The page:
County officials said the bill was punitive and a "knee-jerk" reaction.
Rep. Nora Stephens, R-Sunset, said the bill was critical to ensure state and county mental health authorities knew who was responsible for what portion of their complicated oversight arrangement.Either way, HB352 may never surface again.
A House committee opted Monday to move to its next agenda item rather than vote on the controversial bill. That means the bill has one last chance to get an endorsement: the next and final meeting of the House Health and Human Services Standing Committee later this week.
The bill was the result of last year's scathing audit of Davis County Mental Health, which found Director Russell A. Williams had abused his travel privileges and pocketed at least $80,000 of public funds. Williams later resigned, but the entire state-county mental health service system came under fire.
Since she started working on legislation to clarify oversight, Stephens said there have been "egregious breeches of confidence," including the circulation of the bill when it was still in draft - and privileged - form.
She said "boldfaced lies" have circulated about her and the bill. "I urge all of you to forget the rumors you've heard," she told her colleagues.
Stephens said the bill carefully set guidelines for state and county authority and provided much-needed rules for private providers who contract with the state and use public money. She said if the bill has been in place earlier, the problems in Davis County may never have happened.
But Carol Page, a Davis County Commissioner charged with the oversight of Williams and his programs, said Stephens' bill was punitive and unfairly harsh to counties.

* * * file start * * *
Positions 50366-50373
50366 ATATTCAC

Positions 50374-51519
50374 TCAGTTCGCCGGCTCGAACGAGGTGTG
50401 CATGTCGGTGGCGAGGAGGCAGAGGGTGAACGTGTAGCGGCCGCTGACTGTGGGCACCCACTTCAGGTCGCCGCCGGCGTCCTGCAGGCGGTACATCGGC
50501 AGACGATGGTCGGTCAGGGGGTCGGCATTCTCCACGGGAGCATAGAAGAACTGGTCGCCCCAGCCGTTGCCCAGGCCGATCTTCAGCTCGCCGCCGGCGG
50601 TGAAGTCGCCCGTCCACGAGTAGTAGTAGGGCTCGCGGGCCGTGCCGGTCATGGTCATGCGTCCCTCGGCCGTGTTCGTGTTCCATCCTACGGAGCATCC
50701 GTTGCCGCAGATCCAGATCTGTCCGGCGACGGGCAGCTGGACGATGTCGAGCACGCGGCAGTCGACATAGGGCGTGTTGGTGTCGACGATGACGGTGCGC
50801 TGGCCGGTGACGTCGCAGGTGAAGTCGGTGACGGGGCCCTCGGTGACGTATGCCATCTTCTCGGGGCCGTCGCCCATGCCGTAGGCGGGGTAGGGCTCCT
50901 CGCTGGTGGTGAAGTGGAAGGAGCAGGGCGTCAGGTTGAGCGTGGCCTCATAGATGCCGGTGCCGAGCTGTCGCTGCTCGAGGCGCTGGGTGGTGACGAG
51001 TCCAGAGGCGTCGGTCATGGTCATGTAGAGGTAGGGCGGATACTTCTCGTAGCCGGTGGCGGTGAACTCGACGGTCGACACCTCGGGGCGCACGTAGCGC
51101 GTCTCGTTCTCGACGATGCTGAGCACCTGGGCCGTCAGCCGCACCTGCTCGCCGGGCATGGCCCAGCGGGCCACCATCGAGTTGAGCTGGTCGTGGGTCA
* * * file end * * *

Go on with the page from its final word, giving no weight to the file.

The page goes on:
Marilyn Mitchell, director of the Utah Alliance for the Mentally Ill, said those truly hurt by abuses like the one in Davis County are those in need of the mental-health services. She supported the bill and said any county that practices reasonable financial safeguards should support it, too.
Stephens said the bill wasn't heavy-handed but a way to make sure no one is devastated the way Williams - whom she considers a friend - was by a lack of knowledge on which entity should be overseeing what.
"I view this as a support for local agencies rather than a hit against them," she said.
Mark Walsh, associate director of the Utah Association of Counties, said earlier versions of the bill were "very unacceptable" to county officials, and he wanted time for those officials to see Stephens' most recent substitutions before the committee made a decision. He also questioned the "punitive nature" of the bill toward county commissioners, who are charged with overseeing local mental-health programs run by state and federal money.
"There is no deliberate effort made to misuse public funds," Walsh said. "We have some concerns with the tenor of this bill."
Stephens began work on the legislation at the request of an interim committee which received the audit report in November. Rep. Mary Carlson, D-Salt Lake, said she was frustrated by the need for something to be done, but she and other lawmakers stopped short of saying what the solution was.
Stephens, the well-respected chairwoman of the committee, told her colleagues they were "essentially killing" the bill by not passing it out of the committee for further debate on the House floor.